iStock_000010827673XSmallOn the cusp of 2013, I find myself reflecting on how important language is and messaging is in our organizations.

Here’s an example. A recent Twitter conversation was prompted by my “What’s Your Leadership Legacy?” post & podcast.

Our dialog raised the question of responsibility versus accountability when leading others.

This follower’s bold statement was, “Leadership should not be about accountability! Authentic leadership is about responsibility!” Strong statements – and valid questions to examine.

I’ve learned a lot over thirteen years of coaching senior leaders to proactively manage their desired organizational culture. My learning continues today. My experiences lead me to believe that responsibility and accountability are different concepts – different in theory and in practice.

And, both responsibility and accountability help ensure that performance promises AND values promises are kept.

Personal Responsibility

I believe that responsibility is personal. Responsibility lies with individuals, both individual leaders and individual contributors.

In high performing, values-aligned organizations, responsible individuals consistently apply their skills & commitment to deliver agreed-to goals and tasks on time, on budget, and exceeding quality requirements. In these organizations, individuals also embrace their responsibility to meet goal standards while demonstrating their company’s espoused values.

In too many organizations, though, these standards are not consistently met by every individual, be they leader or follower.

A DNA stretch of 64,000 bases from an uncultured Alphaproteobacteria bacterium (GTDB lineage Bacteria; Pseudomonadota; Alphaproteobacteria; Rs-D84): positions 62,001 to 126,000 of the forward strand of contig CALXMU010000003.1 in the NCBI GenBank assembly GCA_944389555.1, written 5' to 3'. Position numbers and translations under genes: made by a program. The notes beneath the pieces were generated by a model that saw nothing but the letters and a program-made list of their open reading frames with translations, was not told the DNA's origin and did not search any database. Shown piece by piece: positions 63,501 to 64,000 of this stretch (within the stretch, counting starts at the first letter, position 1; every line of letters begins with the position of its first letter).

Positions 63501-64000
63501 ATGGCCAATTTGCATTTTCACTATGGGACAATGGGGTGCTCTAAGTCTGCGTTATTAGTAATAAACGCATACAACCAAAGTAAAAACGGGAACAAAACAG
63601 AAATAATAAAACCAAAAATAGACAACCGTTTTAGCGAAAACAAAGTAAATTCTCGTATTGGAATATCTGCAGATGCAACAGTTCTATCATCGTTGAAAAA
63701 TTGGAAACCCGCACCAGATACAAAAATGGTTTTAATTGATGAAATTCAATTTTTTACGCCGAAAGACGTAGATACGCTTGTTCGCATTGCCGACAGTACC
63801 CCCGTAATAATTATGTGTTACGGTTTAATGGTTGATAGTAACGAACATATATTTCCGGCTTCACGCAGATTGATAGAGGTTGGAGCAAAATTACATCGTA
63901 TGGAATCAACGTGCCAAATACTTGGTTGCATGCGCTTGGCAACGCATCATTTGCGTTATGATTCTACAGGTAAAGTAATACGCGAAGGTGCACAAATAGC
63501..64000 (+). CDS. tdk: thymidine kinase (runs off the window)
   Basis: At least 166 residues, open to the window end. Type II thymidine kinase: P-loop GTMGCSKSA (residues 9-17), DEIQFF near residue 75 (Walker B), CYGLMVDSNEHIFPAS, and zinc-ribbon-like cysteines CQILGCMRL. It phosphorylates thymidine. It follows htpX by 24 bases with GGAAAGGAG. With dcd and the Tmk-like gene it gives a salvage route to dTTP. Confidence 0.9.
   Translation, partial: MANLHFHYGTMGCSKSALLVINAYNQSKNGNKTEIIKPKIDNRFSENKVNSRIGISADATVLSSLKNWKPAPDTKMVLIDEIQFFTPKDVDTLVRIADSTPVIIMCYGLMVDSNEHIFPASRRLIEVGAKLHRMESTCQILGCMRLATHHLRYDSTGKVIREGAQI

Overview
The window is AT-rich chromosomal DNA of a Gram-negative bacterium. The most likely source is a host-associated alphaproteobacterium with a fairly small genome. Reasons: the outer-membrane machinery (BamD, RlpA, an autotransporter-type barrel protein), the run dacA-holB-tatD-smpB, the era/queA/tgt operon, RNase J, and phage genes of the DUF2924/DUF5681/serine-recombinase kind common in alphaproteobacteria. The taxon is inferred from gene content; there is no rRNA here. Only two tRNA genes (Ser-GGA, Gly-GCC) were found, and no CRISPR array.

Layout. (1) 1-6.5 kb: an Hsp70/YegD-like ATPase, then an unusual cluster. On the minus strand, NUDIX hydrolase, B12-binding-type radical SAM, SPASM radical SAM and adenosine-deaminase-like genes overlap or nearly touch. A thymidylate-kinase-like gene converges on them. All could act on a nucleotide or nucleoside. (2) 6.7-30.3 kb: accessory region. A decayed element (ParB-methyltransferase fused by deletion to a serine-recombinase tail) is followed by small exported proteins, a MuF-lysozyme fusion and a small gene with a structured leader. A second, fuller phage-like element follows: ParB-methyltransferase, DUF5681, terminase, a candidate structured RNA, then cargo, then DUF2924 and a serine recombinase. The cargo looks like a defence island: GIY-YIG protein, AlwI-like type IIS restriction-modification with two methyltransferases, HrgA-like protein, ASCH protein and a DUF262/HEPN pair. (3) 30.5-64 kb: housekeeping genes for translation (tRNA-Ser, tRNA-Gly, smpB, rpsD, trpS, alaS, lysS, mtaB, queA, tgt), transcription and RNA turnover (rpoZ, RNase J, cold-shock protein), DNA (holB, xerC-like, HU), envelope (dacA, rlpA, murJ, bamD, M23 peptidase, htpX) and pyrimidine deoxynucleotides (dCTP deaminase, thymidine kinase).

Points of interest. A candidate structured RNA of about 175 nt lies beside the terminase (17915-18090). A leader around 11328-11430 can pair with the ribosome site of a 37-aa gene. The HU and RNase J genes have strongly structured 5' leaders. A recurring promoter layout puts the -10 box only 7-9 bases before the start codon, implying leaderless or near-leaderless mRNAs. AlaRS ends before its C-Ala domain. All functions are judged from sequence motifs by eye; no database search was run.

There might be many contributing factors to missed standards – overwhelming workload, poor skills for new expectations, lousy systems, competing priorities, team conflicts, lousy bosses, etc. Any of these can erode one’s ability to meet performance standards.

The fact remains that in some organizations, many more performance commitments are made than missed. Despite experiencing some of the same conditions that trip up lesser organizations, high performing, values-aligned organizations consistently meet performance and values standards.

Is this successful circumstance entirely driven by personal responsibility? That possibility must be considered.

Accountability Is Required to Ensure Promises are Kept

I believe that accountability primarily comes into play when individual responsibility falls short of agreed-to performance and values standards.

Leaders, by definition, are responsible for clarifying their team’s purpose, vision, strategy, values, and goals. They are, therefore, responsible to ensure every commitment made – for performance and for values – is met, day in and day out.

The only way leaders can ensure promises are kept is to follow up and check in with team members to see if progress is on track.

If progress is being made according to plan, the leader can praise and encourage, and move on to another topic – or move on to conversations with another team member.

If, however, progress is not on track, the leader must be consistent in monitoring activity, addressing gaps, and coaching team members back to standard.

This process is accountability in action. Leaders demonstrate responsibility to do what they say they will do while holding team members accountable – helping them do what they said they will do.

Join in the conversation about this post/podcast in the comments section below. What are your thoughts about the “responsibility versus accountability” question?

What is it like to live in your organization’s culture? Complete my new Performance-Values Assessment. Results and analysis are described on my blog site’s research page.

This new research can help you refine your organization’s corporate culture. Contact me to discuss conducting the Performance-Values Assessment in your organization.

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S. Chris Edmonds

S. Chris Edmonds

Chris helps leaders create purposeful, positive, productive work cultures. He's a speaker, author, and executive consultant. He blogs, podcasts, and video casts. He is the author of The Culture Engine and six other books.
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